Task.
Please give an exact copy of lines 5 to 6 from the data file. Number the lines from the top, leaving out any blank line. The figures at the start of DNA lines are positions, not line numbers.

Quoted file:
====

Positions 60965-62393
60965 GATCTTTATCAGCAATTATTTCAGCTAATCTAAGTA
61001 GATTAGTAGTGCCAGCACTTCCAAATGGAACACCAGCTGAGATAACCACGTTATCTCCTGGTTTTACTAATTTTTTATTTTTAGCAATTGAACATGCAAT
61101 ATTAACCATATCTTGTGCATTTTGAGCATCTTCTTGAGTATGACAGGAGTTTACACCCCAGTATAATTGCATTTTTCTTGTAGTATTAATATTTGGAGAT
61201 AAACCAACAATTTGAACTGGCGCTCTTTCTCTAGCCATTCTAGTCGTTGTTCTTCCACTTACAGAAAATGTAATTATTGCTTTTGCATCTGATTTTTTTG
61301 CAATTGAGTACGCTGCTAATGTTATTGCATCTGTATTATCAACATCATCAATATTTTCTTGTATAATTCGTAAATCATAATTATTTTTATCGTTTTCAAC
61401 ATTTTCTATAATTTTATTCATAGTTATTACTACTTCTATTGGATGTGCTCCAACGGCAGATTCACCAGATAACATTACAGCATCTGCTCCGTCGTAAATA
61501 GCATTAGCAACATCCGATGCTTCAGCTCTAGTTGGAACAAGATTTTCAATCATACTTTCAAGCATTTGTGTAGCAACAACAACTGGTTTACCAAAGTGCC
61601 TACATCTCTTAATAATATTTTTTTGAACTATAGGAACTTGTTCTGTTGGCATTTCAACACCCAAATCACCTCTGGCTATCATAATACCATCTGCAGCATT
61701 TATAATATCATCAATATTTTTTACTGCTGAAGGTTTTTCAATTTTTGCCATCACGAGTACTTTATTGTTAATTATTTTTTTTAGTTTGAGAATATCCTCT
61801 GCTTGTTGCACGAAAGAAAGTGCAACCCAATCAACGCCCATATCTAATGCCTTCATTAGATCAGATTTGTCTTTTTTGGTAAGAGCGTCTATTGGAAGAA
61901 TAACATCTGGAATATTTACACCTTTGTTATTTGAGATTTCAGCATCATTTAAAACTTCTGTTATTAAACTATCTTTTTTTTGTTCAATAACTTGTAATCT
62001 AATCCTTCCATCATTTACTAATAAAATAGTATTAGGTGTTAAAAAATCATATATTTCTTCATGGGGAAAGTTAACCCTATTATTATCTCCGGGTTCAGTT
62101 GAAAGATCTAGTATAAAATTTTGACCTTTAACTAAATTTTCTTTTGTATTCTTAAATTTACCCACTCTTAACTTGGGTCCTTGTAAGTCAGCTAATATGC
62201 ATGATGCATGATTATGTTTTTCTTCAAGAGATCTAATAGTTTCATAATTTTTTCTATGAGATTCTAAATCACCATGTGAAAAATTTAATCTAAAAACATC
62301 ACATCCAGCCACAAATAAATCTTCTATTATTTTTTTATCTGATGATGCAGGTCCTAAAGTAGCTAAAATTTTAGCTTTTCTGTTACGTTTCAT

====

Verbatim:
61201 AAACCAACAATTTGAACTGGCGCTCTTTCTCTAGCCATTCTAGTCGTTGTTCTTCCACTTACAGAAAATGTAATTATTGCTTTTGCATCTGATTTTTTTG
61301 CAATTGAGTACGCTGCTAATGTTATTGCATCTGTATTATCAACATCATCAATATTTTCTTGTATAATTCGTAAATCATAATTATTTTTATCGTTTTCAAC